Uppercase L sat in her lobby, doing laundry and making lemon lasagna while she waited for her husband I to come home from his optometry practice. Her daughter, lowercase l, crept into the room as quietly as she could.
“Hey, Mom, I just wanted to let you know I’ll be gone at the spelling bee on Friday night.”
“Hmm…I don’t know. I think you’re a little young to be going to a spelling bee on your own.”
“But Mom, the whole alphabet will be there. And besides, I’ve already picked out the most adorable cursive script to wear.”
L turned to look at her daughter in sudden horror. “Good grief. You’re not going anywhere in that font.”
“God, Mom, don’t be such a linotype.”
“When the boys see those loops and curls, there’s only one thing on their mind.”
“Oh, don’t act so surprised. I was lowercase too, once.”
“It’s not like that, Mom. Besides, I…I already have a boyfriend.”
“Really? Is it that e you’re always hanging out with? I know he has a tendency to be silent, but sometimes that’s actually a nice quality in a man.”
“Uh…no, not e. We’re just friends.”
“Hm. He isn’t one of those kids from that Comic Sans gang, is he? Those boys are nothing but trouble.”
“No, he’s nice. He’s a lot like Dad. I think you’d like him.”
“Ooh, found yourself a lowercase i, huh? You have better taste than I would have expected.”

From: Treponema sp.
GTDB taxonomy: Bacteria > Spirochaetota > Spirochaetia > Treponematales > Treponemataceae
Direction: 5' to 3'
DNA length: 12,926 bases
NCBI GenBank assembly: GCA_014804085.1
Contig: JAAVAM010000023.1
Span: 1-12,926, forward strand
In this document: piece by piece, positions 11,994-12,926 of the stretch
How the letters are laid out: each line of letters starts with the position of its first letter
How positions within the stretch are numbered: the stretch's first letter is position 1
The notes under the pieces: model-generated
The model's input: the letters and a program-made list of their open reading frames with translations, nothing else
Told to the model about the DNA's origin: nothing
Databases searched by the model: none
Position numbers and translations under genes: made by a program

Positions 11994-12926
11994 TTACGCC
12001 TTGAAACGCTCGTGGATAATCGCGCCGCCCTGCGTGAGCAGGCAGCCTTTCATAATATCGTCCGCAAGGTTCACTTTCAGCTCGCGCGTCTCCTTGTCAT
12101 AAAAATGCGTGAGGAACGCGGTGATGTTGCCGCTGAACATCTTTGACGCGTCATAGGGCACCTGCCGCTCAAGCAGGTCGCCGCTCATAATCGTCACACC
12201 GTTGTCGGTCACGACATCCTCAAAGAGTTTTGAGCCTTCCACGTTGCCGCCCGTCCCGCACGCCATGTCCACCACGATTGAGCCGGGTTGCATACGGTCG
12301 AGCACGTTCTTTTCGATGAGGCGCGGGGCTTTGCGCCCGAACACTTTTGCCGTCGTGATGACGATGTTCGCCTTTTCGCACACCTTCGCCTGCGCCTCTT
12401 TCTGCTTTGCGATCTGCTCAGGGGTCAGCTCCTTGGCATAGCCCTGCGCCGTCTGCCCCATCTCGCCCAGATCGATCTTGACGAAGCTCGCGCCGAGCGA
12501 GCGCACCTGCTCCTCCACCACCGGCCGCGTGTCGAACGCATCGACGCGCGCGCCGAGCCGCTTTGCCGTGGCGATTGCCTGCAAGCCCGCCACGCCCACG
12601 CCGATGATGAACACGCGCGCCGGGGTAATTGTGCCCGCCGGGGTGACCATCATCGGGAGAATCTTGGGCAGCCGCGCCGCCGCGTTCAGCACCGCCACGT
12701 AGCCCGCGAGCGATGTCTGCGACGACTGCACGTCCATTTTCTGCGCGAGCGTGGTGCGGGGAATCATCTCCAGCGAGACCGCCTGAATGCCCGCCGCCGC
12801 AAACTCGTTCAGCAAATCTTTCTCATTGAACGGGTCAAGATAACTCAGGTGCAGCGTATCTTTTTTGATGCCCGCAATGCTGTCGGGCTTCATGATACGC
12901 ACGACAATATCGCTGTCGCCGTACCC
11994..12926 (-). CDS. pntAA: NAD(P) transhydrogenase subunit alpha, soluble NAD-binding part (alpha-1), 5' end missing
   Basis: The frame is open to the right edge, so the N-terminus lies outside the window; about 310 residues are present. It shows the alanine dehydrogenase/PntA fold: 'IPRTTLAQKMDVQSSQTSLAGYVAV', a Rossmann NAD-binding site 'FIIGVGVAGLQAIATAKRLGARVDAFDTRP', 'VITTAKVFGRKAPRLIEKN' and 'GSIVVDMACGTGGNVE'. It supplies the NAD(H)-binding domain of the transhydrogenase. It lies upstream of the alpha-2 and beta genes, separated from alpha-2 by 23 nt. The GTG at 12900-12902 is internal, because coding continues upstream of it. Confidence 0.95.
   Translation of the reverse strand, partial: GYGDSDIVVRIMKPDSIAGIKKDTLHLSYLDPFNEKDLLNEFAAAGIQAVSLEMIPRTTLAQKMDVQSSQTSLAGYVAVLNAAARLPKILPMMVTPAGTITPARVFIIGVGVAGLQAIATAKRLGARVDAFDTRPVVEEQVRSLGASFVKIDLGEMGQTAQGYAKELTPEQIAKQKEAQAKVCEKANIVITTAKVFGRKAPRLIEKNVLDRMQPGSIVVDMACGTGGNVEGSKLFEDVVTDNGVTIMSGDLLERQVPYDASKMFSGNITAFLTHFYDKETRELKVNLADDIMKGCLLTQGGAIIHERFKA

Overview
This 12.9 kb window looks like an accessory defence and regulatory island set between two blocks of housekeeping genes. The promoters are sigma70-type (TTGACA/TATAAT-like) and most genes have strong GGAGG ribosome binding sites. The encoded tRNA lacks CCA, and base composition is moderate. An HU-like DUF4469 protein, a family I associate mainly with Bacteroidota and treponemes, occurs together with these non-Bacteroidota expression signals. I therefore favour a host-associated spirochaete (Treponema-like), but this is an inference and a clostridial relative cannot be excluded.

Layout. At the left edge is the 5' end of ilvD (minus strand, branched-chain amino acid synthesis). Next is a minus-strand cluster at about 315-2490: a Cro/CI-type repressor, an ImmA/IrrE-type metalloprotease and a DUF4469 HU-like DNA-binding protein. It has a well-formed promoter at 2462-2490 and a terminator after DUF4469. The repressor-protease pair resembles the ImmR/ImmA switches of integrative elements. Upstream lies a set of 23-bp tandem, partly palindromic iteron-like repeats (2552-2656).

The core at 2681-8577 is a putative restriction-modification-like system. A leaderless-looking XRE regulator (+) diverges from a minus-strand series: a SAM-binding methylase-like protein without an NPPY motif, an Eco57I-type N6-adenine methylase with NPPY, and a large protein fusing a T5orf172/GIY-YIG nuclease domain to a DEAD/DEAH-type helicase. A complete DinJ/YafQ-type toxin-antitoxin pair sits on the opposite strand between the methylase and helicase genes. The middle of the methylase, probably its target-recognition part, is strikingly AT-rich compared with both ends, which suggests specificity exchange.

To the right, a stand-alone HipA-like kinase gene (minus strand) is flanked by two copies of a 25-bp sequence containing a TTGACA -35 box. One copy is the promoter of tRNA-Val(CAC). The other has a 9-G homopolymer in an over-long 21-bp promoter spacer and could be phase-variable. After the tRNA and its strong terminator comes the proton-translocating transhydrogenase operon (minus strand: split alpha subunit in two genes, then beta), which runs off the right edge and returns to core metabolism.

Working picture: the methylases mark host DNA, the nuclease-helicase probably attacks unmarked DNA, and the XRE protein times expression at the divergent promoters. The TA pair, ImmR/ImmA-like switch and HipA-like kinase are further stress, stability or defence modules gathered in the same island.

“Actually, he’s…he’s not a letter, Mom. He’s…the number 1 from down the street.” L was silent for a moment, both of her lines growing dark and bold with rage. At last, she snapped at her daughter. “Goodness, I thought we’d seen the worst of it when the whole numbers started marrying fractions. It’s bad enough having mixed numbers in the world, but now our own daughter…”
“It’s ‘multinumeric’, Mom. No one says ‘mixed numbers’ anymore.”
“I don’t care what they call it…it’s unnatural, and I forbid you to see him.”
The little l grunted in frustration. “You Capitals ruin everything. You get to decide what’s Important, and you just shout down anyone who disagrees with you.”
“You’re doing it now!”
“l, come back here! Come back here right now!”
“Bite my serif!”
Lowercase l left, slamming the door loudly enough to scare away a flock of apostrophes perched on the roof. L’s husband, I, came in a moment later.
“What was that all about?” he asked.
“Your daughter…” L stormed angrily around the kitchen. “Did you know she’s been dating a numeral? Really, the idea of it!”
Uppercase I brought his wife gently to a seat and held her. After a while, he said, “You know, when we were her age, people used to say the same thing about us…a consonant and a vowel…oh, how people stared.”
“Yes, I remember.” L laughed. “They were probably staring at you. Remember how you always wore that awful huge dot back in those days?”
“Fashions change.” Capital I sighed. “Letters change.”
L sat there, musing in thought. “She takes after you a lot, you know.”
“For now. But she looks more like you every day.”
L smiled at the thought. L and I sat there for a while, italicing against each other. Finally, I broke the silence.
“It could be worse,” he said. “At least she doesn’t want to marry a diphthong.”